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Posts published in “Tips”

Business Card Strategies

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Let me make this perfectly clear: your business card says a lot about you. When I open the desk drawer with my Rolodex and piles of rubber-banded cards, it's like pulling open a drawer of memories. (It also reminds me that I need to scan them with my Fujitsu ScanSnap and save them with CardMinder.)

In some cultures, it is considered correct business politesse to hold the card presented to you with both hands, observe it, and comment, before putting it carefully in your wallet.

I have my own rules for business cards, to wit:
• Make sure someone can read your card easily without glasses or a magnifying glass (the “over age 40” rule).
• If you use your domain name in your email address, make sure you also have a web page with that domain name.
• Send two business cards to each client at the close of your case and ask them to refer you business.
• Whenever you give your card, give three (one for that person and two for friends).
• Use both sides of the card – include your practice areas on one side, a map to your office, or a piece of advice.
• Make it unique and easy to spot.

Making your card unique and easy to spot is tricky in the rather conservative field of lawyering. You want the impression you make to be favorable, so keep that in mind before you get too wild and crazy. And if inexpensive business cards are what you seek, the Internet is a good place to go. Try Vistaprint, but don't forget to give your local supplier a chance to compete.

Are you Ergo?

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Ergonomic, that is. I don’t need statistics to convince you that anyone who works in a law office spends a huge portion of her (and his) time sitting at a desk.  I do, and I’m guessing you do too.  Studies have found that ergonomic disorders are practically a pandemic problem in the U.S. What you are sitting on is every bit as important as your keyboard, monitor(s) and desk.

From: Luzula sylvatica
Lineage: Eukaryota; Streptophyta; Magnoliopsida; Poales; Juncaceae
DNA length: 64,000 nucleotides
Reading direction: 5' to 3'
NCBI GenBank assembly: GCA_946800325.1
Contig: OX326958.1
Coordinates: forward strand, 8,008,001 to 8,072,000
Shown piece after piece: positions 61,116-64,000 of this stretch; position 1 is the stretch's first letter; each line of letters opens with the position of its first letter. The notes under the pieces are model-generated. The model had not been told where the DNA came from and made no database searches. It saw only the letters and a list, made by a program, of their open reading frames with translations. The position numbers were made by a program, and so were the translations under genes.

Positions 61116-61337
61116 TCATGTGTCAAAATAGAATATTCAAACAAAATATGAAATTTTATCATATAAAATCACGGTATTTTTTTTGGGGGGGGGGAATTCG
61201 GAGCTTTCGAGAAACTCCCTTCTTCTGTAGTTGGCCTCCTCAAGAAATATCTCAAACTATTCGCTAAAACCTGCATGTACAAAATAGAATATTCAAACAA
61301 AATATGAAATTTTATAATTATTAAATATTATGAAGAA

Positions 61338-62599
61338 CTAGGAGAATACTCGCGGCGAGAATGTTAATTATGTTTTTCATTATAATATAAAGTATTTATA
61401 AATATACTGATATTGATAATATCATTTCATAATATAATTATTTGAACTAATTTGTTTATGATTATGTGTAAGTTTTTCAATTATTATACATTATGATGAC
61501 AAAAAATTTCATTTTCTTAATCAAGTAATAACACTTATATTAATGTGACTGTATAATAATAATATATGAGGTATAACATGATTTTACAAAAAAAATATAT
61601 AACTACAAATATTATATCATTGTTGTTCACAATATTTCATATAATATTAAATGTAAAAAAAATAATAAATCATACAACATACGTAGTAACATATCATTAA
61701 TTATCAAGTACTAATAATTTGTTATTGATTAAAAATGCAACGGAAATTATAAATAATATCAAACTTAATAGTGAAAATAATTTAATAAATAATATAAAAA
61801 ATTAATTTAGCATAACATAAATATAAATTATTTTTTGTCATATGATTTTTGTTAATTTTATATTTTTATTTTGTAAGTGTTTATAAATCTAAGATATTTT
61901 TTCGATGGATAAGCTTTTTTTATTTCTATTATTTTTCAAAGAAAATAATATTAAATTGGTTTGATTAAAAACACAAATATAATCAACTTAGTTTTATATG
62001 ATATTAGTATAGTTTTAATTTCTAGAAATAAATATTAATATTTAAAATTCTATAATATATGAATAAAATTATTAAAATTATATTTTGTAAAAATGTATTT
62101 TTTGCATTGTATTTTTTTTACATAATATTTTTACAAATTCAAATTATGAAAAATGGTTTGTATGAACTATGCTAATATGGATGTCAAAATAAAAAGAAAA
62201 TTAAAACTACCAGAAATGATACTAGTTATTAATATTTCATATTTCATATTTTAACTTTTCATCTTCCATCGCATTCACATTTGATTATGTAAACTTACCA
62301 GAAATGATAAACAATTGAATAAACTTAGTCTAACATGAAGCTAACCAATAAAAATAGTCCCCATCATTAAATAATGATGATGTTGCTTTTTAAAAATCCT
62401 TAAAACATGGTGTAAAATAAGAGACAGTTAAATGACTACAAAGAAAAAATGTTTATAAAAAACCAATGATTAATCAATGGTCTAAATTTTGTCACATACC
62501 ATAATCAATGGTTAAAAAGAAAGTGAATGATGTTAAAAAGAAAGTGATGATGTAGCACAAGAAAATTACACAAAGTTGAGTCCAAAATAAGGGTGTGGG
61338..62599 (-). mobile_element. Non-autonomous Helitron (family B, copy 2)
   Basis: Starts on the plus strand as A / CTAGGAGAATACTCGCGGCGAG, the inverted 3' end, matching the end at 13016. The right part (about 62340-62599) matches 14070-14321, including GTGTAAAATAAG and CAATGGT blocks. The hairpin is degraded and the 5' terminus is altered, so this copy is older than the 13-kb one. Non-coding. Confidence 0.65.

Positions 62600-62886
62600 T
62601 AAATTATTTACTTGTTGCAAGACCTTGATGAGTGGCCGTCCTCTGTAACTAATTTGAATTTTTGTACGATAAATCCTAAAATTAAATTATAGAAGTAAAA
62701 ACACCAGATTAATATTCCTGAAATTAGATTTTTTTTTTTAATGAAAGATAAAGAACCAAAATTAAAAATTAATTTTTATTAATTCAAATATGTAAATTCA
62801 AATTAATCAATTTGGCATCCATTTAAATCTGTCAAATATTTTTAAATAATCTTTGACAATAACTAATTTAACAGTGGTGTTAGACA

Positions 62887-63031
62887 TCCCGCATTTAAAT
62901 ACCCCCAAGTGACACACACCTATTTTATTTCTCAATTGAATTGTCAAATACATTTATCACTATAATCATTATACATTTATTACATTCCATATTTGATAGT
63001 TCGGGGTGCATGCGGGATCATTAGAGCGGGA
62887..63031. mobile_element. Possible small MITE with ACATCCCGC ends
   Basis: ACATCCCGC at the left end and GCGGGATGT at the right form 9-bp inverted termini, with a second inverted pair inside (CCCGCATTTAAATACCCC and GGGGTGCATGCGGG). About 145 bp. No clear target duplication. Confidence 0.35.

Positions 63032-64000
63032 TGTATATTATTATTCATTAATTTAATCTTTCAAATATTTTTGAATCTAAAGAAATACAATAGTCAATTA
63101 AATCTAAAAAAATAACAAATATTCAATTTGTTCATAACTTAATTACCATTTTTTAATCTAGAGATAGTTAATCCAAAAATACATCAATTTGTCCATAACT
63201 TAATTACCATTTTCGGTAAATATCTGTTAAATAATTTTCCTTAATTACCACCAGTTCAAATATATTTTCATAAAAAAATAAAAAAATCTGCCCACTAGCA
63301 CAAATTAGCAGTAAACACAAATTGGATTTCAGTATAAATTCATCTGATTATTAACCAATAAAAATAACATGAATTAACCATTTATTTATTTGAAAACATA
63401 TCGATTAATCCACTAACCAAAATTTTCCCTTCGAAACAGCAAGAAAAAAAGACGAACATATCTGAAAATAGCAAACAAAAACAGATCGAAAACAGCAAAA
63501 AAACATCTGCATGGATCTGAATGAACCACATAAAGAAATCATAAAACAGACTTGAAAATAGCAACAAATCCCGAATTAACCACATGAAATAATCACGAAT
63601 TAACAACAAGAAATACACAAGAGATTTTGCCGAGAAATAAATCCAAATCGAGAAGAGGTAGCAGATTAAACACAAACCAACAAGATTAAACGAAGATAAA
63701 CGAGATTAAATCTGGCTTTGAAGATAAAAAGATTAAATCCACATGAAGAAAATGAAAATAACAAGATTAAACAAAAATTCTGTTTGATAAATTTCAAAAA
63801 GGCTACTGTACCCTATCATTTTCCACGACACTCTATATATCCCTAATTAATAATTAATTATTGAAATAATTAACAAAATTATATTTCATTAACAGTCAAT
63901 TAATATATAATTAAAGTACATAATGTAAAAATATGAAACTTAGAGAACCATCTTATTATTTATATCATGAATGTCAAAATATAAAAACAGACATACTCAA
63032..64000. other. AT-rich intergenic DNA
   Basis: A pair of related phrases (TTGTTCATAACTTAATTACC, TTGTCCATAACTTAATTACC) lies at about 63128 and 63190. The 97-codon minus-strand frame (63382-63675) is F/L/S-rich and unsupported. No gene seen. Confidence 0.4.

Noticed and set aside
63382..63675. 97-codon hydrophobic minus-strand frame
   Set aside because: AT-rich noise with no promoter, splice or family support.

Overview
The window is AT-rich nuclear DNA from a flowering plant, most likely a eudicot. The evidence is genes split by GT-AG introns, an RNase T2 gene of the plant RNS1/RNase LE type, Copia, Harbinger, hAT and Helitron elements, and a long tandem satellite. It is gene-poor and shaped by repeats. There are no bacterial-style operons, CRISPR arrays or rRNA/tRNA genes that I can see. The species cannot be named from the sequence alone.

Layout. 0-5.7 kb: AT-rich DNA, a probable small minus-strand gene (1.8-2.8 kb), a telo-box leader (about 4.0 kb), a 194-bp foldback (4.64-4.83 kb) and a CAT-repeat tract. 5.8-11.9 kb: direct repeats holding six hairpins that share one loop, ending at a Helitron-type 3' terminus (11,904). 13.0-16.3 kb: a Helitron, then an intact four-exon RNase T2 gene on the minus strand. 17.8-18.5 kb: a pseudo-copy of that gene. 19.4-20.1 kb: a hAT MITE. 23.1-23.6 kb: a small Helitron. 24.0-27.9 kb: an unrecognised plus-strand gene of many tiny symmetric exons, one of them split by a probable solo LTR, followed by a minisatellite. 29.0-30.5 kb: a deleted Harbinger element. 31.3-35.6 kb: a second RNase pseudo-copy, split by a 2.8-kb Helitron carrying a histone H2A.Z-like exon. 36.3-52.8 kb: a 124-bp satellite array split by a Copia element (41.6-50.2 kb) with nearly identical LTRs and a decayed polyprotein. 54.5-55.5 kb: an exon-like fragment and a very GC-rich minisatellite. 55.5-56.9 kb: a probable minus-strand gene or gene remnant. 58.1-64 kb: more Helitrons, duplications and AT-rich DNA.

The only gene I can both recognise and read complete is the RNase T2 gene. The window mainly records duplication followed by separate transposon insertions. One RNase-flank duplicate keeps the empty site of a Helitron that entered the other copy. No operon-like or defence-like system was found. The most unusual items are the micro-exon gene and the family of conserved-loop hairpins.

Recently, I decided to purchase a new chair to use at work. Checking out my co-workers' offices, there seemed to be a variety of seating options – from a traditional executive chair for our executive director (that figures) to an exercise ball/chair used by our risk management counsel (see the slideshow below). You'll notice I found a lot of cushions and ergo add-ons too.

After much Internet research, I visited local office furniture stores to try some chairs on for size. I felt somewhat like Goldilocks, searching for the chair that was “just right.” Luckily, I found a chair that offered enough customizable positions and possible adjustments to suit even my finicky tastes. After more than six months, I’m still happy with my chair and no longer see it as a medieval instrument of torture. In fact, most of the time I don’t think about my chair at all, which frees me to concentrate on my work.

What did I buy? A Steelcase Leap Chair.  Do you have a favorite chair? What about an ergonomic solution that might help other desk dwellers? Share your comments here.